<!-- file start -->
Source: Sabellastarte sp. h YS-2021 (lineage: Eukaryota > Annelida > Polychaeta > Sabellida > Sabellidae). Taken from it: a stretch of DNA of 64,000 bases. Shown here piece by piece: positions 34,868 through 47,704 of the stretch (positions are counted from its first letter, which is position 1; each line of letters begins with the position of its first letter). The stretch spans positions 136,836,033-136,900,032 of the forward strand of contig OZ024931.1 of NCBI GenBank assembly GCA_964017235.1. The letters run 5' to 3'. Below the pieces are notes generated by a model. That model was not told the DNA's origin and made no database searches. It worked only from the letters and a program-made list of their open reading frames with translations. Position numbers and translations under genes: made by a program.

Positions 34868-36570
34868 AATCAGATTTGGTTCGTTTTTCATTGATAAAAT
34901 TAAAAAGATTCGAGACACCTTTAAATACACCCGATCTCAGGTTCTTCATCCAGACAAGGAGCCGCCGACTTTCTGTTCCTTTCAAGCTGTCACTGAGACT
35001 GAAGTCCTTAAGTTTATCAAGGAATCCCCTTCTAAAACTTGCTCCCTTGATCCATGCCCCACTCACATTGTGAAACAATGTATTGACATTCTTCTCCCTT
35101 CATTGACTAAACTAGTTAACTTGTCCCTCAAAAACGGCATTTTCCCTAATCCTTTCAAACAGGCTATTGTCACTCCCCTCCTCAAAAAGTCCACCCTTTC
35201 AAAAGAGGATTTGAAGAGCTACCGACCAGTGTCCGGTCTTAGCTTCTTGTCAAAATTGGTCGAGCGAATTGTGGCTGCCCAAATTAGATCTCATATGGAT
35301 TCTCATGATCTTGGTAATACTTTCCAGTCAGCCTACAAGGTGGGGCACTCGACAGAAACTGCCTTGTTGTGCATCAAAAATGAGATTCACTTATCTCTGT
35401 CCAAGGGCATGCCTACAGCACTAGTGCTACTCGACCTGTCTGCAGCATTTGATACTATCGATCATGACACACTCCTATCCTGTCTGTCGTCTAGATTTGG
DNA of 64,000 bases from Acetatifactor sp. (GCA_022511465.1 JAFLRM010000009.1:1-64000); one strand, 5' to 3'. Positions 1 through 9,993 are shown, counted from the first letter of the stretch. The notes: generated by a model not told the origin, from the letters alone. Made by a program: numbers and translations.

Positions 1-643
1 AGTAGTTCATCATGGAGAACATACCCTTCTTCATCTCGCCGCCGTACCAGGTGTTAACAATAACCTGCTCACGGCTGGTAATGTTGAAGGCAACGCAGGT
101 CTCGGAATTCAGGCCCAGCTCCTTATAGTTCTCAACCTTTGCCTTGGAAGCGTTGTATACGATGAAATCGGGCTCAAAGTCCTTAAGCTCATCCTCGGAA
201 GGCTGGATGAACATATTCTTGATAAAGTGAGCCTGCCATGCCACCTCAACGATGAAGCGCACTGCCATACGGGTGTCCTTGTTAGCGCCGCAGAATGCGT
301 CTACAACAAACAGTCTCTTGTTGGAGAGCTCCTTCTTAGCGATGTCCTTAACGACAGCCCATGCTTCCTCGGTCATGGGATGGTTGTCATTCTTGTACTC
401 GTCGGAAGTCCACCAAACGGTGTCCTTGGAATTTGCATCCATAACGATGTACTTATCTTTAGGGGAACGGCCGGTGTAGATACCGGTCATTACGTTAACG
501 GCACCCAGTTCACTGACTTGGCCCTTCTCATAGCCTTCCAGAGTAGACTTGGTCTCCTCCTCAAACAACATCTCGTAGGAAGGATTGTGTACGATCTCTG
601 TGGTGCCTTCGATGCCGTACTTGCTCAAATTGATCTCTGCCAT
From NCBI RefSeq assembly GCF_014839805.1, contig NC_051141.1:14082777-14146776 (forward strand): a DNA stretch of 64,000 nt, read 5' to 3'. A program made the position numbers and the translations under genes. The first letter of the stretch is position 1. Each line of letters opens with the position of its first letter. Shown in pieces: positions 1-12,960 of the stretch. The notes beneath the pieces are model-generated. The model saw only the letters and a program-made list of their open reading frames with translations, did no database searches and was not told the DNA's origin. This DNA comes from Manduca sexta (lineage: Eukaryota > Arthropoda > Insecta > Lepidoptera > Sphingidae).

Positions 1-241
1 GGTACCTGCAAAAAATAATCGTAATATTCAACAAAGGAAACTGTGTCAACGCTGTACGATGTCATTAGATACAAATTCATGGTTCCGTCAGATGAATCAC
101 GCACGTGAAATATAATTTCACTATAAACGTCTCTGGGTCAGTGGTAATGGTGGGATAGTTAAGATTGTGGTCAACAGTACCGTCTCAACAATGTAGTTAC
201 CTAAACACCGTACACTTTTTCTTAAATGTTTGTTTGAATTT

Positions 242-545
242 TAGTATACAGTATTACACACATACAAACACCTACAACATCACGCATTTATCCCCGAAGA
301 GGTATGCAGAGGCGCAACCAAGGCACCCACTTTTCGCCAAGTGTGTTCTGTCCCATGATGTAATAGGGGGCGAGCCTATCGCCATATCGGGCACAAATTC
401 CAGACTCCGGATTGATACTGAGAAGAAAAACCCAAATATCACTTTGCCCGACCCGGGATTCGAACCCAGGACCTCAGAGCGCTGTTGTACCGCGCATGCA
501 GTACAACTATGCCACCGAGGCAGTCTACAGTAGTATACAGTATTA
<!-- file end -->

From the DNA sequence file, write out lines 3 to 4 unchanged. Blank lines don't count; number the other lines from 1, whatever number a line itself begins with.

34868 AATCAGATTTGGTTCGTTTTTCATTGATAAAAT
34901 TAAAAAGATTCGAGACACCTTTAAATACACCCGATCTCAGGTTCTTCATCCAGACAAGGAGCCGCCGACTTTCTGTTCCTTTCAAGCTGTCACTGAGACT